On Upcoming BSC Bowl Slots

Bowl-pairing announcements will occur later today. As document through past posts, I’m not a BCS supporter – but it is what it is. Just thought I’d take a bit of time to predict how I see the pairings for the biggest, most lucrative games.

Before that, cheers to my Cincinnati Bearcats for another successful season. Personally, I thought Pitt posed match-up problems. However, after being down by 21, the team showed their fighting spirit and resilience. No matter what happens in their bowl game, next year, or the current coaching situation, it’s been a great year – thus thanks for the memories as they are something that critics, skeptics, and elitists can’t take away!

Below is my predictions how I think the bowl pairings will be …. not necessarily how I think they should be.

BCS Championship Game – Alabama vs. Texas

Rose Bowl – Ohio State vs. Oregon

Sugar Bowl – Cincinnati vs. Florida

Fiesta Bowl – Boise vs. TCU

Orange Bowl – Georgia Tech vs. Iowa

On College Football Problems

No doubt about it, college football is a great game. Yet, whether scheduling of out-of-conference games (OOC), bias in the polls, or no legitimate national champion, the game has its share of issues. Let us keep in mind that dollars are at the center of many debates. With this post, I’m taking an honest stand that will be unpopular with many fans – then again, that’s what I expect.

Let’s start is the ACC, Big 12, and SEC. These are the 12-team BCS conferences whose fans will be excited this weekend with their conference championship game. Wait a minute – why is there a conference championship game? Sure some fans will say because they have 2 divisions. I say what a bunch of crap! This extra game is all about revenue: revenue for the conference, revenue for the host city, revenue for the network, and possibly revenue for the participating schools. Why not play everyone and only 1 OOC game? Why have a conference if all teams don’t play each other? Oh, that’s right – revenue!

So how about the Big Can’t Count, most commonly known as the Big 10? Here’s a group of power elitists who not only forego a conference championship game by passing on a 12th team, each team doesn’t play 2 conference teams. Why not? Oh, that’s right. Playing more conference games would mean less home games – yep, less revenue.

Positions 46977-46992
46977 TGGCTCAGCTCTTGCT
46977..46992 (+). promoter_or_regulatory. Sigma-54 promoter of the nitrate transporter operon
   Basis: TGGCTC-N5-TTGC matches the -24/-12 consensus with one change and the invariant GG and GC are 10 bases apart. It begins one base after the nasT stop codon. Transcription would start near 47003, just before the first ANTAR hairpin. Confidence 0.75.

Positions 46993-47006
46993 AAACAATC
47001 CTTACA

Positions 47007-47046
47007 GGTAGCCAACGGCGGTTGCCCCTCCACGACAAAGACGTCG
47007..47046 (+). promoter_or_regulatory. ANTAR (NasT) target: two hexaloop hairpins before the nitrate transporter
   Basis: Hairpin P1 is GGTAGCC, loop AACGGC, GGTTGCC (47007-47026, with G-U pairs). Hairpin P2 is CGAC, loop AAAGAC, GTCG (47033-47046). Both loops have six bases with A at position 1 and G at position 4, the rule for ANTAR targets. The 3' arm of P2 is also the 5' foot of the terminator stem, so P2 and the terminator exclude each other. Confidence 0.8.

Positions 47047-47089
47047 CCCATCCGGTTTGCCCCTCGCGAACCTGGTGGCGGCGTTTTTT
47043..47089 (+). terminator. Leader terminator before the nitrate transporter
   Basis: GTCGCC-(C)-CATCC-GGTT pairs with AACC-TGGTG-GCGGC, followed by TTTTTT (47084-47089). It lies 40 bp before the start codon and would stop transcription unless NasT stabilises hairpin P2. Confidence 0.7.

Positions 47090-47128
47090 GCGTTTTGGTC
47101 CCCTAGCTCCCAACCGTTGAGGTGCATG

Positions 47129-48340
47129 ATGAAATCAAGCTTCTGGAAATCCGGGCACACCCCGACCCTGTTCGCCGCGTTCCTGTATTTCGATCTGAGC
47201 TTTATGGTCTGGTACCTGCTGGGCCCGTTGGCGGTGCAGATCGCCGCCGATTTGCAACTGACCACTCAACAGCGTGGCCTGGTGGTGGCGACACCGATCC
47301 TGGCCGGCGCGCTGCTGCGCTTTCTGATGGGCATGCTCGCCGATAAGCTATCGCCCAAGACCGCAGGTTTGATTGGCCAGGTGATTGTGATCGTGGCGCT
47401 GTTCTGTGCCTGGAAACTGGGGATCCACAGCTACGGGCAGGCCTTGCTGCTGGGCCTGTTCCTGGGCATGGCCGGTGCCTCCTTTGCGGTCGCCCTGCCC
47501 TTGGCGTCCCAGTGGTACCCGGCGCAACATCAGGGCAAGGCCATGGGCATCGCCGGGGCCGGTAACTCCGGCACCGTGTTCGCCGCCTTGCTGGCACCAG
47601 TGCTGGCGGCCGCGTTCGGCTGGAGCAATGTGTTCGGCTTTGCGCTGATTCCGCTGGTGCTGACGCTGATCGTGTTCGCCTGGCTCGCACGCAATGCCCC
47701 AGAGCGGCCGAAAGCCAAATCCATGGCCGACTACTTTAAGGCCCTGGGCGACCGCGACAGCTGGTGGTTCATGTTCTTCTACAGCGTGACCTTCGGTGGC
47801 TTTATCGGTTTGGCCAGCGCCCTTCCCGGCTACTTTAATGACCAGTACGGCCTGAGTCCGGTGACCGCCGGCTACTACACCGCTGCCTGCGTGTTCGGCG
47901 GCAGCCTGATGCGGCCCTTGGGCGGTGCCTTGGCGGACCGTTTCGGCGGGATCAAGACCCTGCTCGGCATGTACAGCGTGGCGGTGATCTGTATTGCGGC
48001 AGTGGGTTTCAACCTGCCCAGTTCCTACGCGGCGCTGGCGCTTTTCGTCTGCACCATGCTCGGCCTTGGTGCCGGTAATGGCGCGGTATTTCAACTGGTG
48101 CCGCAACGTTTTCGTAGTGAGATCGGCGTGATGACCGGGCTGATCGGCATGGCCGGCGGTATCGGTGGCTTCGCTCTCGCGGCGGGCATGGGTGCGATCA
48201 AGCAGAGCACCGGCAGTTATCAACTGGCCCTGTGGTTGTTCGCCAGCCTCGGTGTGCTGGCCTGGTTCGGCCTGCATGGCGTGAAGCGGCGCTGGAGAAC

Let us not forget about the BCS ugly stepsister, also known as the Big East. Given a 12-game schedule and an 8-team league, at least these schools play everyone in a season, but 5 OOC games is too many. Sure it is easy to say “expand by 2 teams” (and I wish they would), but pickings are slim (Temple, Army, and Navy) unless there was a major conference reshuffling – but that won’t happen because a conference would lose it’s title game.

So that leaves the PAC-10 – a 10-team conference without a conference title game, but where all teams face each other while playing 3 OOC games. (Interestingly, as a conference, they play the best OOC schedule). In my opinion, at least they serve as a model of what should be.

After next weekend’s games, the committees will announce pairings for all the bowls – and I can guarantee these things:

  • Elitist fans will demean the existence of the nonBCS schools, and the Big East representative.
  • Many fans will complain about the BCS format and call for a playoff.
  • Fans will forget that the conference title game is one of the extra games working against a playoff.

I can also guarantee that money is the root of the entire situation – including the money made by the conference title game. Bowl committees pick (or don’t pick) teams based on a business decision. The BCS lock-in system exists as a business decision. Meanwhile, as the upper division of college football continues to be the only major sport enterprise without a true champion, my hope of a playoff format continues to be nowhere in sight.

Cincinnati Bearcat Football Overview

bowl-banner2I imagine that many college football followers are scratching their heads since they may not know much about the Cincinnati Bearcats. This post aims to give a conceptual view of the team.


  • Build on the results of a defensive-minded previous coach, coach Kelly’s defensive units have had two solid years
  • Led the nation in takeaways in 2007
  • With 3 DBs currently on NFL draft boards, some say this is the best secondary in the country
  • Senior DE Conner Barwin, who leads the Big East in sacks, played TE last year

Special Teams
Given high, long punts, good coverage, and a strong-legged (but erratic) kicker, special teams are team strength.


  • The pass sets up the run in the UC spread offense.
  • A strong crop of receivers, and an accurate QB set the tone.
  • On the downside, the offensive lines gets its share of penalties and one of the rotated RBs has a propensity to fumble.